Communication plays a major role in separating the outstanding managers from the mediocre managers. Most managers are aware of the need for both verbal and written communication in the workplace. But there are many other forms of communication. Have you ever noticed that sometimes when you read an e-mail it has a “tone” that makes you can feel offended, hurt, and/or insulted? Or have you ever spoke with someone on the phone and felt that they were being rude? These examples show that there is much more involved in communication that speaking and writing words. The best way to ensure that your point is being understood is to have a face to face conversation and to be attentive to how the receiver is reacting to what they are hearing. Body language is a big part of communication and helps us convey our message when communicating.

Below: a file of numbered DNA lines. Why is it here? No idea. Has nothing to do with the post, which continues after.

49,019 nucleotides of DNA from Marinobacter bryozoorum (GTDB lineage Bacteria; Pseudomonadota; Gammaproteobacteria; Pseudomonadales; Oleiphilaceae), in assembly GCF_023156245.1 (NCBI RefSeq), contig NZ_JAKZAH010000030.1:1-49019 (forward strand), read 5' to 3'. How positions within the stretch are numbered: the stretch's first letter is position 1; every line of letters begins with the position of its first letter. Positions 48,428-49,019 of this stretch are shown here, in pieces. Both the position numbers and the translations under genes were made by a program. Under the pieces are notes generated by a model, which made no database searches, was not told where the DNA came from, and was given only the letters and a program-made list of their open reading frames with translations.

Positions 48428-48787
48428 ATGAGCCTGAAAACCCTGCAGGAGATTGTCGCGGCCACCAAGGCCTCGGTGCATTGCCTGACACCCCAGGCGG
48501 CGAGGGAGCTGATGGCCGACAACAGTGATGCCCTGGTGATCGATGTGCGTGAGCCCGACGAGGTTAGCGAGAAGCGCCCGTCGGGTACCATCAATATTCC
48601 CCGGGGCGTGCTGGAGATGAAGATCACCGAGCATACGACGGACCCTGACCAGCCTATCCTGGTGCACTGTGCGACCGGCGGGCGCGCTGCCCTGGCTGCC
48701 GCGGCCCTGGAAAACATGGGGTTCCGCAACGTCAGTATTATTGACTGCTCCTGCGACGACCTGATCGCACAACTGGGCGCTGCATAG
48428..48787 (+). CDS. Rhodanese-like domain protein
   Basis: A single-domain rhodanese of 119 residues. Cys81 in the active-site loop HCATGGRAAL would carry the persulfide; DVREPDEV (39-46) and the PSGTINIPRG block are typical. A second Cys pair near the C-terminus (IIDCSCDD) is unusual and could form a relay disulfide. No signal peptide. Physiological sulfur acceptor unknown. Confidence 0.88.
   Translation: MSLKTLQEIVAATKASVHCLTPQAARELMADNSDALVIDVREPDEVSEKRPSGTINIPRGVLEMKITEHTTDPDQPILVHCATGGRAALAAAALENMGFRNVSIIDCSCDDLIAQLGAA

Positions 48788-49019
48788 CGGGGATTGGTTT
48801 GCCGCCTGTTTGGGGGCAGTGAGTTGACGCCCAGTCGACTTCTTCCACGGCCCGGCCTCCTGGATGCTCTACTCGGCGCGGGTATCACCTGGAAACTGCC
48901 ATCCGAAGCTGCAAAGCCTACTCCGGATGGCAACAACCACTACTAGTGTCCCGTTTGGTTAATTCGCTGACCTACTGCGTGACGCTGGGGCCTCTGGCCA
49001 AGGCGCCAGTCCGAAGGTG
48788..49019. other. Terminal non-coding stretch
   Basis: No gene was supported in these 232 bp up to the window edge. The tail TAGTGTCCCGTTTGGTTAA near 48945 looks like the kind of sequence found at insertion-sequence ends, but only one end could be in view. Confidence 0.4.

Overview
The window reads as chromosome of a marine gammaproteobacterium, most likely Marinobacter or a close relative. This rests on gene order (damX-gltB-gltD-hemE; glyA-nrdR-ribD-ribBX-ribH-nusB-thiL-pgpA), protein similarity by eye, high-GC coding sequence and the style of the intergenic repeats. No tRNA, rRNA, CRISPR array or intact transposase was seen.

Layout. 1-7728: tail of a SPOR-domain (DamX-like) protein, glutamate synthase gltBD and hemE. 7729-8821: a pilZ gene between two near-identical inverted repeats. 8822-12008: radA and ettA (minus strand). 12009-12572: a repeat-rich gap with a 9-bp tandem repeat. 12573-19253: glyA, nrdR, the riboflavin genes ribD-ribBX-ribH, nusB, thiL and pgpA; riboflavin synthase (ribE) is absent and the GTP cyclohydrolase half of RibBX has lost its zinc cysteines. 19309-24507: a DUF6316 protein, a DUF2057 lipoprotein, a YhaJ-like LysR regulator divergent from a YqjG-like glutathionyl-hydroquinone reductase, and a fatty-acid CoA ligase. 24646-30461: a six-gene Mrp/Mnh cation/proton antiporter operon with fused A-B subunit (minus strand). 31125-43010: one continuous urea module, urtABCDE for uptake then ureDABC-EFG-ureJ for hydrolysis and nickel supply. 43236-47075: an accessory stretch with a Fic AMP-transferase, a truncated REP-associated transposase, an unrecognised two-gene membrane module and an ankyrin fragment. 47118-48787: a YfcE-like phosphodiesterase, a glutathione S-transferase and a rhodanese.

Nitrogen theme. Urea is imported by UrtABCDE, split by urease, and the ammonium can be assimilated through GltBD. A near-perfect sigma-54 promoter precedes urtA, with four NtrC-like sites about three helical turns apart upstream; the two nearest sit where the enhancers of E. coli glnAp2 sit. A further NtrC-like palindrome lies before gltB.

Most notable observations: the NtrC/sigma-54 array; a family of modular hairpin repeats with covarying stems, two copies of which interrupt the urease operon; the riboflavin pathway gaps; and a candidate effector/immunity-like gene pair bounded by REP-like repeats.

I just read an article titled, Advanced Communication Skills by Sean McPheat, where he explains that humans actually use all five of their senses which include: sight, sound, smell, touch and taste when communicating. An example, of sight communication would be a red office door. Although the manager has told their staff that they have an open door policy, the red door could send a silent contradictory message. This is because red is usually associated with stop and could cause employees to not visit the manager if they do not have an appointment. Managers need to be aware of all the different forms of communication and make sure that they are not sending unintentional signals. Also leaders should use as many different forms of communication as possible to ensure understanding. For example, if a manager has just advised their staff of a new process and then notices that one of their staff members is slightly frowning, this could be a sign that they do not understand or that they do not agree. Manager need to be able to recognize and interpret these warning signals and give further explanation for the change.